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Neuropsychopharmacology. 2003 May;28(5):985-94. Epub 2003 Mar 26.

Corticotropin-releasing factor testing reveals a dose-dependent difference in methadone maintained vs control subjects.

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  • 1Laboratory of the Biology of Addictive Diseases, The Rockefeller University, 1230 York Avenue, New York, NY 10021-6399, USA.

Abstract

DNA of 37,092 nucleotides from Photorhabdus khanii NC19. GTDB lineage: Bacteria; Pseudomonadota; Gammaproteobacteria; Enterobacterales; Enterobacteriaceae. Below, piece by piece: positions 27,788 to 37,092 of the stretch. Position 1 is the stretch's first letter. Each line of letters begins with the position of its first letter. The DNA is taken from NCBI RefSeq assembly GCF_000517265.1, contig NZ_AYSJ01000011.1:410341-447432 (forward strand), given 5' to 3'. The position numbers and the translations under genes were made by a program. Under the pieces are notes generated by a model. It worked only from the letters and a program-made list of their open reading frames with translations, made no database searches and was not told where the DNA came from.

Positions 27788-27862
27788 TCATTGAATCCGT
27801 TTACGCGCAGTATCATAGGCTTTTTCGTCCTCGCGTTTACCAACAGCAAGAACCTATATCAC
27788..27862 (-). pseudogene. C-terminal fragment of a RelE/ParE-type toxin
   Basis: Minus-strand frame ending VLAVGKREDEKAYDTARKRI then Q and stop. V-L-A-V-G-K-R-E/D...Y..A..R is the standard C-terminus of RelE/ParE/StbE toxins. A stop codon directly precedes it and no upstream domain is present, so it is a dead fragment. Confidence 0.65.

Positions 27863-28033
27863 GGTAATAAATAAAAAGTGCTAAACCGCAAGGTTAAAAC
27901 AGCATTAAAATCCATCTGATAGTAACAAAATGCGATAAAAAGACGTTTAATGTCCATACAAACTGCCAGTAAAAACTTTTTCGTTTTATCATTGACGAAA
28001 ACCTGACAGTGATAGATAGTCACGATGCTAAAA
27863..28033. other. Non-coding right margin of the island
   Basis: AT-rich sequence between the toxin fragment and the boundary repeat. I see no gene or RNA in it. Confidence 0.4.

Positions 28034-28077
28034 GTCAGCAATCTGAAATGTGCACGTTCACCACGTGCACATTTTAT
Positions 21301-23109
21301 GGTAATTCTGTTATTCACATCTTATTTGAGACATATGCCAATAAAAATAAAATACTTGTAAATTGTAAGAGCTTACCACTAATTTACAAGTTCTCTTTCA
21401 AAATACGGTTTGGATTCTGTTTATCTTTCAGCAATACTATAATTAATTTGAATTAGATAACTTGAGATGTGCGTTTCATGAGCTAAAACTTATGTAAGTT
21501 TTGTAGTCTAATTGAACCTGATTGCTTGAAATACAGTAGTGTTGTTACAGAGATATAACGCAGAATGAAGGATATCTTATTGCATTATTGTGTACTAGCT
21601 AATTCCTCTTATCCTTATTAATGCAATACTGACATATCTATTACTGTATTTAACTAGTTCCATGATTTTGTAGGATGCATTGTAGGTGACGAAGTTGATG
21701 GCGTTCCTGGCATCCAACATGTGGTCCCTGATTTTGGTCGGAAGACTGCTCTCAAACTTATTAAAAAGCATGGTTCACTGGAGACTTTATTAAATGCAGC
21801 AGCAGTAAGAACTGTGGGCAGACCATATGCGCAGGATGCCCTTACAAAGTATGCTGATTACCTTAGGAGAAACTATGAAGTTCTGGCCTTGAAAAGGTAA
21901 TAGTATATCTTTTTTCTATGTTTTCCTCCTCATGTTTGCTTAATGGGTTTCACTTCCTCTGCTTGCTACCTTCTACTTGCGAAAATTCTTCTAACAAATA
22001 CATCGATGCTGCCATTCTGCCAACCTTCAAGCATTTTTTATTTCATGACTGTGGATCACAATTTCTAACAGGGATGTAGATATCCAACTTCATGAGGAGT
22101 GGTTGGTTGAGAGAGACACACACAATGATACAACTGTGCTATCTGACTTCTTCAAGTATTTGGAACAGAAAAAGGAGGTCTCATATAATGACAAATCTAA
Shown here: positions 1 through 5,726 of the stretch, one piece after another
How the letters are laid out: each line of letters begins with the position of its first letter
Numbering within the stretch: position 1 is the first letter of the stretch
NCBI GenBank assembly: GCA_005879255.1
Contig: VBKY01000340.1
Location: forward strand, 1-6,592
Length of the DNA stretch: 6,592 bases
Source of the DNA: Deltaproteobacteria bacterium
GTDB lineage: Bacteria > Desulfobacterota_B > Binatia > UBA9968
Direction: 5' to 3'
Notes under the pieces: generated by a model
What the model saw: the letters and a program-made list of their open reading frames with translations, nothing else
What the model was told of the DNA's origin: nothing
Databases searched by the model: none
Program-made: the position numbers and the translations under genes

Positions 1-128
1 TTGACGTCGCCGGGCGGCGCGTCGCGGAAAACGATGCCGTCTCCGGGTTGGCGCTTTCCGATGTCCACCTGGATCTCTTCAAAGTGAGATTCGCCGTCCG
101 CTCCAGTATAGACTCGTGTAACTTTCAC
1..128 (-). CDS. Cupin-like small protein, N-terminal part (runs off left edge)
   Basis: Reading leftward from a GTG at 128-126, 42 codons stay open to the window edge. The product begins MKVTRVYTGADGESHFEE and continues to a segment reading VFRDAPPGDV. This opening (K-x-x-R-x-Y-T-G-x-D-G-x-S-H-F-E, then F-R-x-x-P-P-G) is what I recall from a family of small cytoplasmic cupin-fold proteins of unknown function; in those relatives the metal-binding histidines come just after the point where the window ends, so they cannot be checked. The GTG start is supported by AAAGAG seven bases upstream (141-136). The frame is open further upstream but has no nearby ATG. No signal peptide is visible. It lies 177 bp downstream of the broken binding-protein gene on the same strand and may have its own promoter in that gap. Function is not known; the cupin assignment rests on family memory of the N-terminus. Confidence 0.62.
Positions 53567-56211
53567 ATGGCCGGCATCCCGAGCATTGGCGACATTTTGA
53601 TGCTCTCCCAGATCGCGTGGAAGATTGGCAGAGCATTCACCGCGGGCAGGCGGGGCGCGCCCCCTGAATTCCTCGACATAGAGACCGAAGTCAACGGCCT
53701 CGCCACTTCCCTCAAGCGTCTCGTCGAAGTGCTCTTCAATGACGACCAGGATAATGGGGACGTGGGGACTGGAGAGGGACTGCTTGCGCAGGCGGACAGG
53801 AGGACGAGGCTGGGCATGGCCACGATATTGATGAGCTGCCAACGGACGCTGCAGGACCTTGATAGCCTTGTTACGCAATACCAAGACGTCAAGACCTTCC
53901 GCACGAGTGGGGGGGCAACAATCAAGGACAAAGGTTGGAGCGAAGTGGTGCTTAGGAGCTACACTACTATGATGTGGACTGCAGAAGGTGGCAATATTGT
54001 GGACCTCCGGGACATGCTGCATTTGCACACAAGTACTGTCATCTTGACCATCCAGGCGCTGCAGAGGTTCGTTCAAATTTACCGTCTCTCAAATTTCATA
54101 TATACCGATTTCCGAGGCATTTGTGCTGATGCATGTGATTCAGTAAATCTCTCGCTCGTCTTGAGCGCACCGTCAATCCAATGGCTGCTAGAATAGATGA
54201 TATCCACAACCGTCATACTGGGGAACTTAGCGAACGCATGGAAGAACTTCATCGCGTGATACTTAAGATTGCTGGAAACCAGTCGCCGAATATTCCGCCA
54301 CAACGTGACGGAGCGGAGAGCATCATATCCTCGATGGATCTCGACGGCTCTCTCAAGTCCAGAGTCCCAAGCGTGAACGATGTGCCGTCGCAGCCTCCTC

Opiate addiction is associated with abnormal function of the stress-responsive hypothalamic-pituitary-adrenal (HPA) axis. In general, addiction and withdrawal are associated with abnormal HPA responsivity as demonstrated by baseline, dexamethasone, and metyrapone testing. Following stabilization in methadone maintenance treatment, normalization of HPA axis responsivity is observed. To further investigate HPA axis function associated with heroin addiction and its treatment, saline placebo and human corticotropin-releasing factor (hCRF) were administered intravenously in two doses, one dose lower (0.5 microg/kg) and one dose higher (2.0 microg/kg) than the dose used in standard clinical diagnostics (100 microg), to 16 normal male volunteer controls (NV) and eight male stable-dose methadone-maintained former heroin addicts without ongoing drug or alcohol abuse or dependence (MM). Plasma adrenocorticotrophic hormone (ACTH) and cortisol levels were determined at serial time points. There was no difference in hormonal measurements between the two groups following placebo. NV as well as MM displayed a dose-response effect in plasma ACTH and cortisol levels. MM displayed a significantly greater increase in plasma ACTH levels than the NV following high-dose but not low-dose hCRF (p <0.05). There was no significant difference in plasma cortisol levels between the two groups following high-dose hCRF. Thus, despite earlier documented normalization of behavioral function and of several measures of neuroendocrine function during long-term methadone maintenance, some abnormalities in HPA axis responsivity that may be a consequence of heroin exposure, or that may have existed prior to the addiction, can persist during stable methadone treatment.

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